2. To maintain an effective system for administration of crop insurance programs for selected
3. To reduce the need for ad hoc assistance programs in crop loss situations.
The crop insurance program involves the participation of the farmer and the provincial and federal
The farmer and the federal government each
contribute 50 per cent of the total cost of the
premium involved, while the provincia
government contributes the cost of
administering the program.
The exceptionally wet spring in the Fraser Valle,
and Okanagan caused extensive outbreaks of various fungal diseases on blueberries and other cffis.
Rainsplitting of cherries was aggravated by brom
rot, resulting in the largest indemnity paymentsfoi
this crop. Apples cropped heavily.
The dry spring in the Cariboo and Peace cause;
poor initial forage growth. Harvesting was nam
pered by persistent rains.
Cereal crops in the Peace did well, but the condi
tions caused extensive rapeseed losses for the sec!
ond year in succession.
Scattered hail storms caused damage to crow it
the Peace and in the Okanagan
Cherry producers who participated in the crop ij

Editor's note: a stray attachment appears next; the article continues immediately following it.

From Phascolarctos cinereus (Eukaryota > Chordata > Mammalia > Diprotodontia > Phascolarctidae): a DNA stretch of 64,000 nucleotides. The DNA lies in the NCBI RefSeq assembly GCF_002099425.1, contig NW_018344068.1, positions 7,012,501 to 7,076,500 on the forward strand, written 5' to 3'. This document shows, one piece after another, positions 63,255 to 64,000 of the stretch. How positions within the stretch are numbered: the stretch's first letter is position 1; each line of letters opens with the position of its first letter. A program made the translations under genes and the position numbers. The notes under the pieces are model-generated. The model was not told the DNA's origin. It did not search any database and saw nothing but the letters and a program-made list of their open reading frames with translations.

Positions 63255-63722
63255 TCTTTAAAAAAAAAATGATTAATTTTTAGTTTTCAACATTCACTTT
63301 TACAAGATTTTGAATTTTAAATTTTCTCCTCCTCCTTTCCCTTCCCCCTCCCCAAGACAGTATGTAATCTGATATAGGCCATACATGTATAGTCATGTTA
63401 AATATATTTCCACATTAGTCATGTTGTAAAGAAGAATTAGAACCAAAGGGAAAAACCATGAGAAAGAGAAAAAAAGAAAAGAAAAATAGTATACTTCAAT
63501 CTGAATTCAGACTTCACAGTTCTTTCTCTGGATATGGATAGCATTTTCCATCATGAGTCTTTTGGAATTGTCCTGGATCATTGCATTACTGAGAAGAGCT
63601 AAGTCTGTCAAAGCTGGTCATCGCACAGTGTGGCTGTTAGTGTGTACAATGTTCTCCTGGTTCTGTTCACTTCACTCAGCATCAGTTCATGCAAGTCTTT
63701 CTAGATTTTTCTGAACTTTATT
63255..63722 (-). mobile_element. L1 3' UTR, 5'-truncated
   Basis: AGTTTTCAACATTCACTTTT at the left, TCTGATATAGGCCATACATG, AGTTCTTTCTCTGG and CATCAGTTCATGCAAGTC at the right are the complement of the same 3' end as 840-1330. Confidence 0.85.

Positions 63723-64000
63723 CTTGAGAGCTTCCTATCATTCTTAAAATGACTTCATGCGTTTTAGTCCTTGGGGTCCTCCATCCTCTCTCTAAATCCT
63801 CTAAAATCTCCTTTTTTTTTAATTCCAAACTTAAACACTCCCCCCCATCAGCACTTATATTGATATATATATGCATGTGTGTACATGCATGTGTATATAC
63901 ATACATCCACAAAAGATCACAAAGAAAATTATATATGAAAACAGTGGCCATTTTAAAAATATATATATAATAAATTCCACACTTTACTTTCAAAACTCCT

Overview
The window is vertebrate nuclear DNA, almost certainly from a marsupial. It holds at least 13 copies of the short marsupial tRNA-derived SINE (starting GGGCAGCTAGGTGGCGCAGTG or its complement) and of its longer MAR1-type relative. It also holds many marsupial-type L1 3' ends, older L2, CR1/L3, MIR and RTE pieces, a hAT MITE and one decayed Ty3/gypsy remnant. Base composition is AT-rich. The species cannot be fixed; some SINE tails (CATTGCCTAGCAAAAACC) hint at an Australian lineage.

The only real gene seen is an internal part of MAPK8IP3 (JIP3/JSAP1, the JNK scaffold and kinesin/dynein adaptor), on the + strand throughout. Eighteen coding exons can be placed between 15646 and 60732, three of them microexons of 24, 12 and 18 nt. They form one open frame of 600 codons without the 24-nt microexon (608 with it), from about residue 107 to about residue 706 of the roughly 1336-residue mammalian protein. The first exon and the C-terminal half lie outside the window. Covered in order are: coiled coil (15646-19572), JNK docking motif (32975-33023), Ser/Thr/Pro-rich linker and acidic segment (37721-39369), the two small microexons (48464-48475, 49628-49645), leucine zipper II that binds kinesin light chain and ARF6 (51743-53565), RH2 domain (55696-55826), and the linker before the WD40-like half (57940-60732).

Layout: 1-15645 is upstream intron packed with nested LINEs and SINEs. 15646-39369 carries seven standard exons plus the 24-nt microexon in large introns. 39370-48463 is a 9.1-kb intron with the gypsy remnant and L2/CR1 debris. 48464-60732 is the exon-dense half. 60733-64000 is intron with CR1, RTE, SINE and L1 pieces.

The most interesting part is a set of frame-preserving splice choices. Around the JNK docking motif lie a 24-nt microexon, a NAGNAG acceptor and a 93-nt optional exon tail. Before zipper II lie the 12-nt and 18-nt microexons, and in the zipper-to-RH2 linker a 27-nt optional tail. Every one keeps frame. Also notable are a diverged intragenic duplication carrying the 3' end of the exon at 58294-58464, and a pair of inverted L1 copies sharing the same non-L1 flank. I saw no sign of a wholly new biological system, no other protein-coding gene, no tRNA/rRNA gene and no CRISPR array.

page sixty-eight
e program received ins
oemniries as a result ofrainspUt and brown rot damage 10 their cherry crap. ■
Ministry of Agriculture and Food— 1980 Annual Report
lus of Crop Insurance Fund at March 31, 1980
March 31/79 (Cr)
— ._
March 31/80 (Cr)
Due from Government of Canada
$   190,668.75
Grain program
[Tree fruit program
Berry program
Shape program
forage program
vegetable program
grop Insurance Fund Balance
H: This statement shows the actual status of the Crop Insurance Fund as of March 31, 1980 by
1   fiscal year on a cumulative basis. The above figures will not necessarily agree with those of the
1  individual program which are by crop year, as the time periods do not correspond.
ftmary of Loss Experience
% Loss to Premium
Loss experience for all programs
Grain program
Tree fruit program
Berry program
1 Grape program
Forage program
Vegetable program
April 1/78
March 31/79